Try as you might to put a face on Him (or Her or It), the expansiveness of the whole proposition of a Creator of the Universe exceeds any image you may draw. Yet Islam encourages the pleasures of contemplation. For people who reflect, this possibility of thinking about God is fruitfully facilitated by a spiritual lexicon of modifiers called the “Ninety-Nine Beautiful Names,” which, like tangents drawn around a perfect circle, reveal its outline, even while the Circle of the Divine remains unseen.

The Ninety-Nine Beautiful Names of God are attributes of the invisible Bestower. They are the qualities embodied by God, the discernable ways in which He interacts with His Creation. The two best-known of these attributes, the ones invoked at the start of every chapter of the Quran, are The Merciful and The Compassionate. When you experience Mercy, you are experiencing God. When you experience Compassion, you are in the embrace of The Compassionate One.

The Ninety-Nine Beautiful Names are a favorite theme in the art of Arabic calligraphy. They hang on walls in Muslim homes around the world. They are worked into carpets and writ large in tiles on the towering walls of impressive mosques. They are pondered and repeated while praying or walking, driving or flying. They are told on beads the way Catholics tell their rosaries, as a means to draw nearer to the Unknowable, and as a means of self-transformation.

The book before you is a meditation on these attributes, not incised in plaster, fired on tile or told on beads, but inscribed in words on paper, in flows of poetry. Francis of Assisi, it is said, after some months spent among the Muslims of Egypt, was inspired by these Names to translate and concentrate their meanings into a Christian prayer of praise, which he set down in medieval Latin. The following pages arise from their own unique occasion.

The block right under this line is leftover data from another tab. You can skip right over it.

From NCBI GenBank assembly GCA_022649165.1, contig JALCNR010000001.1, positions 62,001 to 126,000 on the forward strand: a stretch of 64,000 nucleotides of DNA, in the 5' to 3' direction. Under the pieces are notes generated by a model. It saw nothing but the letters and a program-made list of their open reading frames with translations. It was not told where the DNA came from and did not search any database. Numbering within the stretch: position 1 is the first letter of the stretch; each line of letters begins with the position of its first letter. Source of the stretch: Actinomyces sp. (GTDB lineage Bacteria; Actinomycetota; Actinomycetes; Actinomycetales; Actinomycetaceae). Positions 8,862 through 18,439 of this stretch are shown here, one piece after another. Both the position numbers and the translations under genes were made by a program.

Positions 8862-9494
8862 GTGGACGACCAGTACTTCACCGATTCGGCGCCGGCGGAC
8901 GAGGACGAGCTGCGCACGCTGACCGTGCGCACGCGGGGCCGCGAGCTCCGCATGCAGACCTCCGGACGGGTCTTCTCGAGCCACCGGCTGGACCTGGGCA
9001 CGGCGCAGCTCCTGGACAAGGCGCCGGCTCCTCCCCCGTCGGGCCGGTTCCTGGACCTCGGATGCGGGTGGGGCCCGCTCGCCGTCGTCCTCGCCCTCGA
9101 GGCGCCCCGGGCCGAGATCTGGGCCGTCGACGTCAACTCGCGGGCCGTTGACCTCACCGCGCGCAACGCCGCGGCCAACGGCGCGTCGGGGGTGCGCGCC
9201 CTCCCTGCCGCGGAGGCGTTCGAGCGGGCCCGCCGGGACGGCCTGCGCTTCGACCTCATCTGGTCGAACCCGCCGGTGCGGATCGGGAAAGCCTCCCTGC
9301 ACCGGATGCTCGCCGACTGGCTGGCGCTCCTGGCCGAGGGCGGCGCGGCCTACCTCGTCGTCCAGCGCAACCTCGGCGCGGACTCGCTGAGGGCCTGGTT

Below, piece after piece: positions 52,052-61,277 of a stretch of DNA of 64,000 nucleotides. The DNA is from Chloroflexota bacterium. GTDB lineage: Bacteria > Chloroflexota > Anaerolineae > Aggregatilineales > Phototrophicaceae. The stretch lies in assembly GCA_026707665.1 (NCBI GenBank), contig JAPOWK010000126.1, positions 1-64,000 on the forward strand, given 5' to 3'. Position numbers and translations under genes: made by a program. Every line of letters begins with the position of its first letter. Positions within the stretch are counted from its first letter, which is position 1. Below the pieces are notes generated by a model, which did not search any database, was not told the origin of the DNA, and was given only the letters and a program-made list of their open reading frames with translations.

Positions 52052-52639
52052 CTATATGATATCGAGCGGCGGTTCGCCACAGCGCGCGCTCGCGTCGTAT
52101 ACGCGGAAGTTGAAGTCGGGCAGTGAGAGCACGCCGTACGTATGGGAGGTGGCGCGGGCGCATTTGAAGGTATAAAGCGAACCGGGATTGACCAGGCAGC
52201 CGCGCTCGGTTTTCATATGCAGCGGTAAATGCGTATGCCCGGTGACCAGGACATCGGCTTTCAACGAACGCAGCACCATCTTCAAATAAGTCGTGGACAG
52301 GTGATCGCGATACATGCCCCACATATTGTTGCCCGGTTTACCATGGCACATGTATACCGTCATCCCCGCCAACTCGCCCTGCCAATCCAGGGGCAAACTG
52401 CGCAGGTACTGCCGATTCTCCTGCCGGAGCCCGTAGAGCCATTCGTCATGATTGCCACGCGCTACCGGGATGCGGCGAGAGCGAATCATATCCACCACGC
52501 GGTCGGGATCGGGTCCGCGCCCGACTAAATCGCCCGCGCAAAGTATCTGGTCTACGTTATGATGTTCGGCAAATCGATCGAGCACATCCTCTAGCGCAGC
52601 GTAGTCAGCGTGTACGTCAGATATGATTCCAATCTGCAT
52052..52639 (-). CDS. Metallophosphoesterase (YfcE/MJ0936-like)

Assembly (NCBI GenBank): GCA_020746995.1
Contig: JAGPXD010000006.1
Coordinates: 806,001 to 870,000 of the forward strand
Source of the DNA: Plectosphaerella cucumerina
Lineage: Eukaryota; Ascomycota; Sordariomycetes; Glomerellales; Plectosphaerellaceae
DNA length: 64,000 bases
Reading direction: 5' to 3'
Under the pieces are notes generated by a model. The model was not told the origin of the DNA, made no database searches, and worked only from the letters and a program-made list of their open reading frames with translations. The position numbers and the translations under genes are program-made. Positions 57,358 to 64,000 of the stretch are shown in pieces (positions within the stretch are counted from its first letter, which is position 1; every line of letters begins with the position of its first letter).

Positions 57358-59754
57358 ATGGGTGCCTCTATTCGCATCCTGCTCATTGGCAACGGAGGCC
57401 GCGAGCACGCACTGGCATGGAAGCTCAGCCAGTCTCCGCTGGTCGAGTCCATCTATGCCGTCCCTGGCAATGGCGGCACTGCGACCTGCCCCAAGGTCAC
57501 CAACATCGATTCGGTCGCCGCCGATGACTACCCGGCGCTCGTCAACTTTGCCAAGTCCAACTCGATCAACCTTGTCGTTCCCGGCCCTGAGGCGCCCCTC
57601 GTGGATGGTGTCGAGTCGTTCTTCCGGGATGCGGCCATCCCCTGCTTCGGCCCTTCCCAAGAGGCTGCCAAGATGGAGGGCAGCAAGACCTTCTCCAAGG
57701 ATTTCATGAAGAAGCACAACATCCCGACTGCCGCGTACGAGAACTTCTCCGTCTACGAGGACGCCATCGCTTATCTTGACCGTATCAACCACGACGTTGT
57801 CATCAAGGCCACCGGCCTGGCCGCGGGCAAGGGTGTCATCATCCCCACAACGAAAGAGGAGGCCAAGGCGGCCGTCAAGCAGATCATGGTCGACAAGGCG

These are praise poems—unhesitant, pure, reminiscent in places of the Welsh-English metaphysical poets Henry Vaughan and George Herbert, as when Herbert says, “There is a sweetness in love, ready-penned, write that.” Here the poet’s faith is the starting point for a surprisingly wide-ranging inspiration, drawing the Ninety-Nine Eternal Qualities into a contemporary context without ever debasing them.

When, for example, “You, the All Hearing” (As-Sami) is evoked, the poem begins,

Ah, the moon is full.
No wonder I can’t sleep

and pulls the poet outdoors into a full moon night of chorusing cicadas. A few lines later the same poem easily makes room for

This week I learned
it really matters
who tunes your piano.

Its roving lines reach into modern life, but they are also ready to draw larger conclusions. From piano strings, the poem moves swiftly to the overtones that linger “of our lives”:

What are we telling ourselves?

Here candor is at the service of a larger project. Soon enough we are being asked to,

Realign our voices . . .
into praise,

These poems are inspired by a deep contemplation of Divine attributes, bright as sparks struck off flint, in Camille Hamilton Adams Helminski’s blazing encounter with the Ninety-Nine Names of the Beloved.



Sacred Practice

Sufi Practice with Shaikh Kabir at the Festival of Faiths in Lousiville, May 2016

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Rumi’s Urs
Dec 15 & 17 UK Celebrations

Rumi’s Circle with Mevlevi whirling dervishes from The Threshold Society are pleased to announce the 2017 celebration of Mevlana Rumi’s Urs, the anniversary of his union with the Beloved.

Join us for an evening of remembrance with zhikr, poetry, music, and whirling. We will be sharing poetry on the theme of “Spiritual Thirst”.

Tickets: £5  BOOK NOW

Friday 15th Dec: Delius Arts & Cultural Centre, 29 Great Horton Rd, Bradford BD7 1AA
Doors open at 7pm, we begin promptly at 7.30pm.

Sunday 17th Dec: St Ethelburga’s Centre, 78 Bishopsgate, London EC2N 4AG
Doors open at 7pm, we begin promptly at 7.30pm.

Book your tickets now.


Hope & Beauty, The Path of Mevlana
Annual West Coast Retreat, February 23-25 2018

With Kabir & Camille Helminski, and special guests including
Dr. Amina Wadud, internationally respected author,
and Sufi musicians Amir & Nasreen Etmenazade.

Join us for these days of spiritual practice, music, poetry, conversation, and friendship.

The Mercy Center, Burlingame, California (a few miles from San Francisco Airport)

In these times when we are constantly bombarded by news of terrorism, immigration, and war, when most of the news about Islam is negative and distorted, let us remember the timeless, energizing wisdom of the Path of Mevlana.

Register here.


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Dec 15 & 17: Bradford & London, UK. Rumi’s Urs celebrations. More details at

Feb 23-25: California, US. Annual San Francisco retreat. Hope & Beauty: book now.   (KC)


Events with Sh. Kabir and Sh. Camille marked (KC)


November in Kendal

Sacred Pattern Retreat with Shaikh Kabir, Beth Hin, and friends